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# What is Data Encryption?

A page of encrypted data.
Article Details
• Written By: Mary McMahon
• Edited By: O. Wallace
• Last Modified Date: 05 July 2015
2003-2015
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Data encryption is a process in which plaintext data is converted into ciphertext so that it cannot be read. More generally known as “encryption,” this process can be accomplished in a wide variety of ways, and with varying degrees of success. Some of the best data encryption can last for centuries, while other types of decryption can be broken in minutes or even seconds by people who are skilled at such tasks. In the digital age, people rely heavily on data encryption on a daily basis. Chances are high that you have received or sent encrypted data at some point today, even if you did not directly perform the encryption or decryption of the data.

In this process, a perfectly ordinary piece of plaintext which can be read by anyone is converted so that it can only be read by someone with a key. One of the simplest forms of data encryption is a simple alphabetic substitution, in which the letters of the alphabet are scrambled to create a key. One could decide, for example, to shift the letters of the alphabet by five places so that “E” stands for “A,” “F” for “B” and so forth for a simple key, or the letters could be assigned at random to make a piece of text more difficult to decipher without the key.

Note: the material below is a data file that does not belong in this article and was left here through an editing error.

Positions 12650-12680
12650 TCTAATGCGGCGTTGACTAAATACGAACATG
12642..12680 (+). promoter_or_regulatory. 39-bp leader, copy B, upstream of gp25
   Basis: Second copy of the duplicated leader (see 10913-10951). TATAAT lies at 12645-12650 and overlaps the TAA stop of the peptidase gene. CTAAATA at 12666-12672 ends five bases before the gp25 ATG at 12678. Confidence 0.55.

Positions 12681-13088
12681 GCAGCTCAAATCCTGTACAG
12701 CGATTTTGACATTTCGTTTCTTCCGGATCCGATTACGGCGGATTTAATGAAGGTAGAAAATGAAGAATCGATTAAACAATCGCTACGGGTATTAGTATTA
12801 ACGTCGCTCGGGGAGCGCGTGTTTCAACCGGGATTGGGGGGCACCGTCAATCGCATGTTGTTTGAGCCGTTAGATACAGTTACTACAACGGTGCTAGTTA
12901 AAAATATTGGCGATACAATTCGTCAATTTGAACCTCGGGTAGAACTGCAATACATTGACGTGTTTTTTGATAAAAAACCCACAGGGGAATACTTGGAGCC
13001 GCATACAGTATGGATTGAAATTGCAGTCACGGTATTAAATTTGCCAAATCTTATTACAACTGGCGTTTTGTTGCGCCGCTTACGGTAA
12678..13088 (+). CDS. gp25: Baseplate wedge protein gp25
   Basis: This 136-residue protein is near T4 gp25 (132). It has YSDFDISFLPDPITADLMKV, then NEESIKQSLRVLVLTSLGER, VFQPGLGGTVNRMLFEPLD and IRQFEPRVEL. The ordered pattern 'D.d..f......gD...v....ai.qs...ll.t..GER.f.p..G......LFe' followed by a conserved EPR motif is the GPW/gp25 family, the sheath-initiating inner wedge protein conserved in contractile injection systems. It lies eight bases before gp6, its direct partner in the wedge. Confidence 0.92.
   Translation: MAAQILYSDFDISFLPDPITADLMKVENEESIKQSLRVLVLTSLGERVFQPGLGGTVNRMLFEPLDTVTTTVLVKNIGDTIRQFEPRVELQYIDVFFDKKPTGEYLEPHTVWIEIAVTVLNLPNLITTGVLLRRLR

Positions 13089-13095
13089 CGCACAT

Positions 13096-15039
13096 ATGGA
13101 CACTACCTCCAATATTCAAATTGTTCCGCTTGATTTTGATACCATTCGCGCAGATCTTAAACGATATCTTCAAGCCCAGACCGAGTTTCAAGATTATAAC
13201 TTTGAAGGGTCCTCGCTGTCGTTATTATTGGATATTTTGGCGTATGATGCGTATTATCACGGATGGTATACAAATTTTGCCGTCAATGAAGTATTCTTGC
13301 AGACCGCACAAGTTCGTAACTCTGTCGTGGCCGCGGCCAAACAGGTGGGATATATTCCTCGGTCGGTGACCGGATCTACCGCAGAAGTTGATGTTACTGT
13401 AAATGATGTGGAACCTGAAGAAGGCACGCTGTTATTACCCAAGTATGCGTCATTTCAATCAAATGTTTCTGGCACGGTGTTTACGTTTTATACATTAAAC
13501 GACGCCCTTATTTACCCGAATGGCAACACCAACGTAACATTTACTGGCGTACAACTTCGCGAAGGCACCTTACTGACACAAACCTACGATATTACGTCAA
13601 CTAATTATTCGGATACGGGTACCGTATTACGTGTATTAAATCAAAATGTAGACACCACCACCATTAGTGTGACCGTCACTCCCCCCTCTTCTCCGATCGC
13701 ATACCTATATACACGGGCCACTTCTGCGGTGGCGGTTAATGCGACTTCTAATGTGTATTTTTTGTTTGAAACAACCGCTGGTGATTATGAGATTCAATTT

An alphabetic substitution is usually fairly easy to break; in fact, many major newspapers have a simple substitution on their puzzles page for people to solve. More complex methods of data encryption can be used to make a code more challenging to break. With complex codes, people can try to use brute force to crack the encryption, and they may eventually succeed, but it will take a long time. Many methods of encryption focus on keeping the key secure, and allowing the encrypted data to be freely seen, under the argument that once encrypted, the data is harmless, as long as people cannot obtain the key.

There are a number of reasons to need to encrypt data, most of which rely on shielding data from the eyes of other people. Banks, for example, send encrypted data about their clients back and forth, while governments rely on encryption to get secure messages to overseas embassies. Most email programs offer data encryption while sending and receiving so that emails cannot be read by third parties, as do sites which handle personal information like addresses and credit card numbers.

Some encryption protocols are standardized so that people can easily communicate with each other, while in other cases, a key may be developed specifically for use by particular people, and the key is not standardized to make it harder to crack. Personalized keys were once the only way to encrypt data, until shared key encryption allowed people to exchange information about a key across an open network without disclosing the contents of the key itself.